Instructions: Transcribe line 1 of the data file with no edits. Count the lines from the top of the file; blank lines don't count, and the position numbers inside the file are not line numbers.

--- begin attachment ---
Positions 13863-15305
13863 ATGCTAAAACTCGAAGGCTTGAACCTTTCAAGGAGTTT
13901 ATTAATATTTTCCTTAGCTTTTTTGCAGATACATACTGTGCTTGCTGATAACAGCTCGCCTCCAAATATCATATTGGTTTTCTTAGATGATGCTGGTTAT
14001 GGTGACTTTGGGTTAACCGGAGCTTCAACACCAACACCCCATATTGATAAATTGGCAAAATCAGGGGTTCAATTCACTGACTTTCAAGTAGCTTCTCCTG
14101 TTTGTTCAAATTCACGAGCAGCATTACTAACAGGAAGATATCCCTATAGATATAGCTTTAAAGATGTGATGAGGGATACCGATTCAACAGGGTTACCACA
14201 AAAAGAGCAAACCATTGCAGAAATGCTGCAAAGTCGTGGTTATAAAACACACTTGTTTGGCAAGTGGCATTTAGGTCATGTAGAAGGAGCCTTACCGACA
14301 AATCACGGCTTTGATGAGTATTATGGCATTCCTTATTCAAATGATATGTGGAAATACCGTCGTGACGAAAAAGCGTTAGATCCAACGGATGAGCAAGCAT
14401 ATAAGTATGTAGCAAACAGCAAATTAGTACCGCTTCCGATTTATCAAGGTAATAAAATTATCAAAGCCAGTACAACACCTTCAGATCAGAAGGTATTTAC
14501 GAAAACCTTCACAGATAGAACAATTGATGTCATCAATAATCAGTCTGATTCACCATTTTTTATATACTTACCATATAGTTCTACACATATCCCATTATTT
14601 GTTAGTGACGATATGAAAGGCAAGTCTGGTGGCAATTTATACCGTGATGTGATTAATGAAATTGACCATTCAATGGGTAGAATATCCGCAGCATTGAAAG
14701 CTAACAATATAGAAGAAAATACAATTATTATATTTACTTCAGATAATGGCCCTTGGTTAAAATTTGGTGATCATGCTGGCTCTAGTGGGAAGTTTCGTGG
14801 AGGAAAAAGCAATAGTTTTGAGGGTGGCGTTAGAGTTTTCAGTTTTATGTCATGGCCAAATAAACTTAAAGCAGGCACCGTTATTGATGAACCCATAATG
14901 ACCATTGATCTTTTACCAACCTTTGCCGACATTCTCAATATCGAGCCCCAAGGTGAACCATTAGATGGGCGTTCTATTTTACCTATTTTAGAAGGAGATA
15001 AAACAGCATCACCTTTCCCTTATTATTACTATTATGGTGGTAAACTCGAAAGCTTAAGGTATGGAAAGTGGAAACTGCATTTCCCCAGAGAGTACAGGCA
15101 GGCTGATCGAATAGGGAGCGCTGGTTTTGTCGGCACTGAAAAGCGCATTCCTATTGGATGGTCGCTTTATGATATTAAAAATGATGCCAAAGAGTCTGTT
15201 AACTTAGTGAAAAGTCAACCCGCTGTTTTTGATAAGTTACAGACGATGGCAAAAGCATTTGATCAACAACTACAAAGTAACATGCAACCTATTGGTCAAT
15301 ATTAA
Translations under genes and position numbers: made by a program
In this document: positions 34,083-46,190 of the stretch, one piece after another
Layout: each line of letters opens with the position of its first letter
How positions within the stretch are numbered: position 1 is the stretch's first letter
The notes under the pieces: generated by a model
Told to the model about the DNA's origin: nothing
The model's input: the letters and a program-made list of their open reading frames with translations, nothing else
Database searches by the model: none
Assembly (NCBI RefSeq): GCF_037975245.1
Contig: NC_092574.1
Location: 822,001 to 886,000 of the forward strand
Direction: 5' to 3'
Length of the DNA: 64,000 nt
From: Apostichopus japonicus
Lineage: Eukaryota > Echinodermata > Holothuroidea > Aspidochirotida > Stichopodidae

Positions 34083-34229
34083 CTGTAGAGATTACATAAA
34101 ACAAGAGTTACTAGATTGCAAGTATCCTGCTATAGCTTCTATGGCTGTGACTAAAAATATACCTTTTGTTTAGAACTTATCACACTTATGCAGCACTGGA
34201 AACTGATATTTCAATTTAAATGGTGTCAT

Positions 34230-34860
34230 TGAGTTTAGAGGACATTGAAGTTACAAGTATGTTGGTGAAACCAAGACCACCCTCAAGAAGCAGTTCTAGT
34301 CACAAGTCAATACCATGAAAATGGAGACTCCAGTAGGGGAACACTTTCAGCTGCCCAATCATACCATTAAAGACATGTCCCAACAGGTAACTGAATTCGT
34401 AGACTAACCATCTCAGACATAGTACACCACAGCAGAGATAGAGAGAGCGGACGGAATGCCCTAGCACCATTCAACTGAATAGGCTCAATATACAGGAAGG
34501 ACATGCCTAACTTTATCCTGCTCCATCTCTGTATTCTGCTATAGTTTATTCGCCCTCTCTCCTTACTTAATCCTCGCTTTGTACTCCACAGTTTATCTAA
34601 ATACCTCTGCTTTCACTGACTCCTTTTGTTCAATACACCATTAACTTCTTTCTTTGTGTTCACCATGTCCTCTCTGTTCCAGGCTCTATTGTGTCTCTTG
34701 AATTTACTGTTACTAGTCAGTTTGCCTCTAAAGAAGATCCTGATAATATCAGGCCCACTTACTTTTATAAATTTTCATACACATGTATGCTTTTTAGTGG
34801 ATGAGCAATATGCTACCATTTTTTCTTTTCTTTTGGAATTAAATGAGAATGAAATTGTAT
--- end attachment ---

Positions 13863-15305